Hotel and Housing Development in Bermuda Raises Environmental Concerns

The Bermuda Environmental and Sustainability Taskforce (BEST) has concerns over a major housing and hotel development—the Grand Atlantic project, off South Shore Road in Warwick, Bermuda— due to unstable cliff faces and sea erosion. Although developers say foundations will be set 50 feet back from the cliff edge to ensure safety, many issues remain unresolved.

BEST’s Stuart Hayward explains that “Erosion along Bermuda’s coastline is a real concern and the entire South Shore is vulnerable.” He adds, “A comparison of old and new maps of the area suggest as much as 60 meters of erosion has occurred there over the past 200 years. A softer vein of limestone near the base of the cliff has hollowed out the cliff in many places, and sections of earlier development have already fallen victim to this. There are doubts that even a 50-foot setback will be sufficient.”

Hayward also says that this development does not fit in a reasonable concept of sustainable tourism: “Given that over the years Bermuda has managed to preserve and protect its coastline from encroachment by random developers, it is ironic that it is now Government spurring a housing development of this scale at the ‘gateway to the Warwick South Shore’ on land zoned for tourism and woodland reserve.” [Warwick is home to the South Shore National Park.]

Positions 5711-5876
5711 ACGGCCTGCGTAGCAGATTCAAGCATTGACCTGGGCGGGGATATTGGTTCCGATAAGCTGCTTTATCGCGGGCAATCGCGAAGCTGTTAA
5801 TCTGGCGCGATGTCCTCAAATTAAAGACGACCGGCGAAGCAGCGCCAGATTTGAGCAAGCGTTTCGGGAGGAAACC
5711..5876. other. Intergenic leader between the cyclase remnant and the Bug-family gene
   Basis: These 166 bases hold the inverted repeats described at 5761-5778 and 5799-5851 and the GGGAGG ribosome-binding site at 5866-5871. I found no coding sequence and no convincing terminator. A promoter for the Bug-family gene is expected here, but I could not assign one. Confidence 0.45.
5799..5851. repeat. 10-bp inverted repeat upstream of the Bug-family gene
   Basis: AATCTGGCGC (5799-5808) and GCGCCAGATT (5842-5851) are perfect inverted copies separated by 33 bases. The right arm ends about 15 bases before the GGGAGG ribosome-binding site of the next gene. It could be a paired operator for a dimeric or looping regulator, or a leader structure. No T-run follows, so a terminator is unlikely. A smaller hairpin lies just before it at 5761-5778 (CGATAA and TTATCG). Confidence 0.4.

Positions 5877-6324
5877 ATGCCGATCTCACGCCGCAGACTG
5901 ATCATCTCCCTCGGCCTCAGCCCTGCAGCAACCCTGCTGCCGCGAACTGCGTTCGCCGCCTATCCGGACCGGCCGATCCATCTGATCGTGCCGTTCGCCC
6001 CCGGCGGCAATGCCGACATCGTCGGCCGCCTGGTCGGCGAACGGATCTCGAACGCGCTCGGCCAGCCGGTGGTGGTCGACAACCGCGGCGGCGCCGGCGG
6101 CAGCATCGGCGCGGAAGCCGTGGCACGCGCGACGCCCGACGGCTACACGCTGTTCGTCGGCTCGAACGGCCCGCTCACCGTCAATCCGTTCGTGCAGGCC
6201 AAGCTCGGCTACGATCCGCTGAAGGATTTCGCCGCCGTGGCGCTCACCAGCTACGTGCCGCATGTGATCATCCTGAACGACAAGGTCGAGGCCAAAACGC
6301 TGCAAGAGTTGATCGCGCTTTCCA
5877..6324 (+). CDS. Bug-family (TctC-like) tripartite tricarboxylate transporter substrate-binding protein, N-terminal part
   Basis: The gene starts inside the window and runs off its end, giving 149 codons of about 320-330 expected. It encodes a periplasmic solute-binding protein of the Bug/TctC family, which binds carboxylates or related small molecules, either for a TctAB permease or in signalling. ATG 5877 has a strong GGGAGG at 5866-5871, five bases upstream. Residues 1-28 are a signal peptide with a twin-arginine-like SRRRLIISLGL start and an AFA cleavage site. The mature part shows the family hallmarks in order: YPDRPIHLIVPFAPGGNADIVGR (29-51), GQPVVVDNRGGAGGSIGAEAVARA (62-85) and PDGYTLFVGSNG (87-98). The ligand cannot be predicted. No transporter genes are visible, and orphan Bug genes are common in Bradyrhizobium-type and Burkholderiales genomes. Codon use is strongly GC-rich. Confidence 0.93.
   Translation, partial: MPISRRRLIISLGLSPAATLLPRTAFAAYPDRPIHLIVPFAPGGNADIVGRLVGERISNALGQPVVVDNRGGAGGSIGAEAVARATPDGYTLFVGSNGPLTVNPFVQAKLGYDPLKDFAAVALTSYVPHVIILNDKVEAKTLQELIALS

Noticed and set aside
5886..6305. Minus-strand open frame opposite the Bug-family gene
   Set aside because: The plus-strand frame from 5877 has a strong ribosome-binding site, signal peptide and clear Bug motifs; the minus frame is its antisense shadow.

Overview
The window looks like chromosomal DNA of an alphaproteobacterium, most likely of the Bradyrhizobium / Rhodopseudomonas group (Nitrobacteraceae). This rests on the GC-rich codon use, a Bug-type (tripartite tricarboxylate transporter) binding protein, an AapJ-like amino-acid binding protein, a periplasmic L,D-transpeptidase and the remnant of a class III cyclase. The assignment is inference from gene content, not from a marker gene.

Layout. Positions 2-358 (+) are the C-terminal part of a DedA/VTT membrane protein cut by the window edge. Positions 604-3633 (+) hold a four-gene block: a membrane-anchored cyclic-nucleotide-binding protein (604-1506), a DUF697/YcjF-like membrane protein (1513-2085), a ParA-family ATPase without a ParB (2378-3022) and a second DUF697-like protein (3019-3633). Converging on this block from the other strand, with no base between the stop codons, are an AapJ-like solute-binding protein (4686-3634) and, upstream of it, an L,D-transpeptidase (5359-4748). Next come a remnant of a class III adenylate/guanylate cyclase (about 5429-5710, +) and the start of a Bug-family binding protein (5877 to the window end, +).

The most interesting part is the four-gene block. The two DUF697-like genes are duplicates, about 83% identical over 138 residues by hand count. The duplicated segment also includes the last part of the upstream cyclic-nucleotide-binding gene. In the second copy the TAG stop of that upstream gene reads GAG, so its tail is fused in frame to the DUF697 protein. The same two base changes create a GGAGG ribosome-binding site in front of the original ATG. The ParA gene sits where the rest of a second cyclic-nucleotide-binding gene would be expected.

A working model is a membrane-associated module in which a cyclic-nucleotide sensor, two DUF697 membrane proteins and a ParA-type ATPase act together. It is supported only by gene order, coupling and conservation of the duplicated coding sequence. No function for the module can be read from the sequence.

As expected, developers do not agree and are trying to justify the project. Gilbert Lopes of GL Construction insists that a geo-technologist said that the housing development would not be in danger if built 50 feet back from the cliff’s edge but that “the hotel project will require some work before it is completed due to the density of the rock.” While he does not mention the danger to the cliff itself, Lopes insists that this is an important development for “the people who need affordable housing.” Although the project has been touted as an opportunity to provide low cost homes, Bermudans responding to the article have stated that “$500,000-650,000 for one or two bedrooms” can hardly be called affordable. Nothing was clearly stated about the irreparable damage to the cliff and shoreline.

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